Patients airlifted to Jewish Hospital, part of KentuckyOne Health, now have a new place to land. The Jack M. and Janis B. Klempner Family Helipad officially opened today atop the Jewish Hospital Patient and Guest Parking Garage.
Previously, patients airlifted to Jewish Hospital landed at University of Louisville Hospital and were then transported via ambulance.
The $2.1 million project is funded by the Jewish Hospital & St. Mary’s Foundation and includes the creation of a pedway connecting the helipad area directly to the third floor of the Rudd Heart and Lung Center, where the cardiac catheterization and electrophysiology labs are located. This connection creates access for cardiac patients to be transported directly from the helipad into the area to where they will receive care, bypassing the emergency department.
“As a leader in heart care, we must continue to invest in improvements and technology that make us even better equipped to handle critical heart cases,” said Joe Gilene, president, Jewish Hospital, and downtown market leader.
Direct access for critical patients further strengthens the hospital’s existing STEMI Network, established in 2013, which ensures the fastest access to life saving care for patients with a complete blockage of the coronary artery.
Each year in the United States, approximately 250,000 people have a STEMI, or ST-segment elevation myocardial infarction, caused by a complete blockage of blood flow to the heart that requires timely treatment. To prevent death, it’s critical to immediately restore blood flow, either by surgically opening the blocked vessel or by giving clot-busting medication.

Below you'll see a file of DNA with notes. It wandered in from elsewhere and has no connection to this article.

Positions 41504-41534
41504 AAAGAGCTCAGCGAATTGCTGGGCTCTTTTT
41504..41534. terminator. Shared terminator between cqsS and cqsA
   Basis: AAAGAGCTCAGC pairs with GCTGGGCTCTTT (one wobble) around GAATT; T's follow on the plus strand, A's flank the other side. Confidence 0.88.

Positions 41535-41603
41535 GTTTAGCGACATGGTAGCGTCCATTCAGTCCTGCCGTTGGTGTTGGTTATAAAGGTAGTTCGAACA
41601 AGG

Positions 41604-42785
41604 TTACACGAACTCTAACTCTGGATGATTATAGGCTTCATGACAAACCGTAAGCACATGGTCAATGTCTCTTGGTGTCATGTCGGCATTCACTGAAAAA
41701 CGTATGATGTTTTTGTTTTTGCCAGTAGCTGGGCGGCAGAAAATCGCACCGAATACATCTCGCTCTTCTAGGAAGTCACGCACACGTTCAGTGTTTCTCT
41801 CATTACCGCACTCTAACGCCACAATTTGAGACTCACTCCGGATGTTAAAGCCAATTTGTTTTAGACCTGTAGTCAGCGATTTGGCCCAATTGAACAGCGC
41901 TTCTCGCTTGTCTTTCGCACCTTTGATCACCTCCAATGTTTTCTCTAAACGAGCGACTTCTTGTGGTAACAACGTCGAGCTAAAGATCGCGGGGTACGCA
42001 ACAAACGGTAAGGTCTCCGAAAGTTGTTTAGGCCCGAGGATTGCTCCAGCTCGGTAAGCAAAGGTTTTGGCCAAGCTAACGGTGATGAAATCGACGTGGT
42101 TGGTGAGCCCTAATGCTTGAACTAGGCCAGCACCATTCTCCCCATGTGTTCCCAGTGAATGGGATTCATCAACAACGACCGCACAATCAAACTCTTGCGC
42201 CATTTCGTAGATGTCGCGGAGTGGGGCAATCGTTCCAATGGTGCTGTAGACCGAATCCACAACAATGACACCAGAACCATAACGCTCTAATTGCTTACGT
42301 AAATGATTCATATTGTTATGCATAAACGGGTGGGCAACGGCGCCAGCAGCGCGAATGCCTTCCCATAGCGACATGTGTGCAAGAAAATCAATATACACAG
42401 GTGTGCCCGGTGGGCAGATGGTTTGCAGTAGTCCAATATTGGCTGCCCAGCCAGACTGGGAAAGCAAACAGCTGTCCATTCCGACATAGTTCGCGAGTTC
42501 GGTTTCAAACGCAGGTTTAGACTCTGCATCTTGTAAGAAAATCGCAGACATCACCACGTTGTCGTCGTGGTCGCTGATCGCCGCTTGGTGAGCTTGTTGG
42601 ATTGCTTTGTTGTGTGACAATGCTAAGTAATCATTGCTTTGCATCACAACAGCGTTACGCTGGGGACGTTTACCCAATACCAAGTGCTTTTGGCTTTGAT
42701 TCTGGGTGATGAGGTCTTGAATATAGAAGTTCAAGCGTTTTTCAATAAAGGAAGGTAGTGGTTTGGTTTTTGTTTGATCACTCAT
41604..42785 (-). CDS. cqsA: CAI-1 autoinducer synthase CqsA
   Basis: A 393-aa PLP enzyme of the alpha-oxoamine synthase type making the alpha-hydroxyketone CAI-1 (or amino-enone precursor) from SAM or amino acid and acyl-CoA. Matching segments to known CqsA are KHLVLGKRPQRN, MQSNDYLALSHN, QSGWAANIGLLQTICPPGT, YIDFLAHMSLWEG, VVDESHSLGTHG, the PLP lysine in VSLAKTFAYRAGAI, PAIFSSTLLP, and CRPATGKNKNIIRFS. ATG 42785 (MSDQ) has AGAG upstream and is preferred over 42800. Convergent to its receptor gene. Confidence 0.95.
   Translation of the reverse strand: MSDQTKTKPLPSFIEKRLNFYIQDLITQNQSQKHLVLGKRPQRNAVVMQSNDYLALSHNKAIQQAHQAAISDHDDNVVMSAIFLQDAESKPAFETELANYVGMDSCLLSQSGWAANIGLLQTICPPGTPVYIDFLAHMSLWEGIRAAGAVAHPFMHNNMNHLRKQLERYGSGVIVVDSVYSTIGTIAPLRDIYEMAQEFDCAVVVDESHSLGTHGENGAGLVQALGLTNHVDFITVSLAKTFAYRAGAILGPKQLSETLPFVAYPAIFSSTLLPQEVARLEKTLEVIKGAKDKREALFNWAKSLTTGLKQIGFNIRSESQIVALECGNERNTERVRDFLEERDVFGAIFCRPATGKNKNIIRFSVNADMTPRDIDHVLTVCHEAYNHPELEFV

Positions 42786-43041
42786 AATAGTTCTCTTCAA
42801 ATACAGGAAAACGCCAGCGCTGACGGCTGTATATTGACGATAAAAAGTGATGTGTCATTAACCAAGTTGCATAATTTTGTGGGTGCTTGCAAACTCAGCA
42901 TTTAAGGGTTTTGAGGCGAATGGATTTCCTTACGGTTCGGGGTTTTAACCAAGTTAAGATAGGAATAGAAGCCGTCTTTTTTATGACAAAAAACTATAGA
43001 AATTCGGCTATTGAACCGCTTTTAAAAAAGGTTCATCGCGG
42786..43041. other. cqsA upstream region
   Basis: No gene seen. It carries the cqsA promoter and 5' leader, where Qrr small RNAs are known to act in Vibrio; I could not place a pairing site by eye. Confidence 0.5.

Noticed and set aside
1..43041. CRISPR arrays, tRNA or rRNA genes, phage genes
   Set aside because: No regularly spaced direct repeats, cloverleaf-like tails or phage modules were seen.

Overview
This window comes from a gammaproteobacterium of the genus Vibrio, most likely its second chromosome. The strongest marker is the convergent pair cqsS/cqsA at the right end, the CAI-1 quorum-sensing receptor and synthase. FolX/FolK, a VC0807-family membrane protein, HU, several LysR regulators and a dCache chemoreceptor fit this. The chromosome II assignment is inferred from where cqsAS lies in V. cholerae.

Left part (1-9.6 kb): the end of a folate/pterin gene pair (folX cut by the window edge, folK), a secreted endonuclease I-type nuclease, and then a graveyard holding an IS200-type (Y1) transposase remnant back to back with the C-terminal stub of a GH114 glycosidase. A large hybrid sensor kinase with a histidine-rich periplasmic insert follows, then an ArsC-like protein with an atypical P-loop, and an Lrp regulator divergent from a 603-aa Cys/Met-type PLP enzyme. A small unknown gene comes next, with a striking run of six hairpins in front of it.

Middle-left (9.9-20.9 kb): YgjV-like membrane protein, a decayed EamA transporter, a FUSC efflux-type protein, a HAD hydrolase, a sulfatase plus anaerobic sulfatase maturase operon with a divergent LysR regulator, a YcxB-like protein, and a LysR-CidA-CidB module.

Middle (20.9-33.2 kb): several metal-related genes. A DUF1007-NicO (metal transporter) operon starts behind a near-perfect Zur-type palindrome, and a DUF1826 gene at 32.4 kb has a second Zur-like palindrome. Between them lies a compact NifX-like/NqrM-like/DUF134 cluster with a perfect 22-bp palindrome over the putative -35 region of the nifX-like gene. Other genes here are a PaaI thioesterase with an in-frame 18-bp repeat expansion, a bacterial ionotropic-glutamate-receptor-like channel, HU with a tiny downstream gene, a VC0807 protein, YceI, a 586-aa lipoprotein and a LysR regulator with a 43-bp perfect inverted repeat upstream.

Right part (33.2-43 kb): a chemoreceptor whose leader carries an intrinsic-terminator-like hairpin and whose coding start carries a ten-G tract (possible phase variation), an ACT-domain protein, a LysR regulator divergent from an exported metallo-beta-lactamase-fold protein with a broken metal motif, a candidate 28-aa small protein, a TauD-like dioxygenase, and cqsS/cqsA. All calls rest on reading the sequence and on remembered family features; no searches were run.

The STEMI Network allows emergency medical services to transmit EKG results directly to the Jewish Hospital emergency department. If the emergency department determines the patient has elevated ST levels—a pattern on an EKG reading that indicates a total blockage—an emergency physician can alert the hospital’s cardiac catheterization lab team. This protocol enables the patient to receive treatment more quickly, and helps prevent or limit permanent damage to the heart muscle.
The helipad will also reduce transport time for hand, organ transplant, heart care and other types of clinical care patients. Those with critical cardiopulmonary issues, such as individuals with left ventricular assist devices (LVAD) and those on extracorpeal membrane oxygenation (ECMO), a machine that takes over the work of the lungs and heart in critical patients will have a faster route to the care they need. Jewish Hospital is the only adult organ transplant center in the region and the only hospital in the area providing critical services like LVAD and ECMO to the most serious heart patients.
“Decreasing the time for transport for these critically ill patients is truly a lifesaving investment,” said Mark Slaughter, MD, executive director of cardiovascular services for the KentuckyOne Health Louisville market, chair of the Department of Cardiovascular and Thoracic Surgery at the University of Louisville and who practices with UofL Physicians. “We are grateful to the Jewish Hospital & St. Mary’s Foundation and its donors for providing support for this important project.”
The naming of the helipad for the Klempner family recognizes the family’s contributions to air ambulance service dating back to the 1980s. In 1982, Jewish Hospital launched SKYCARE, Kentucky’s first hospital-based air ambulance service. Jack Klempner, a successful scrap-metal businessman, was the first chairman of the board of SKYCARE. Over the years, the Klempner family contributed to an endowment created to cover the cost of transporting indigent cases to the hospital.
Jewish Hospital sold its interest in air transit in 2006. Today, the hospital collaborates with air ambulance services, Air Evac Lifeteam, Air Methods Kentucky and PHI Air Medical. These service providers were consulted during the design process of the new helipad as well.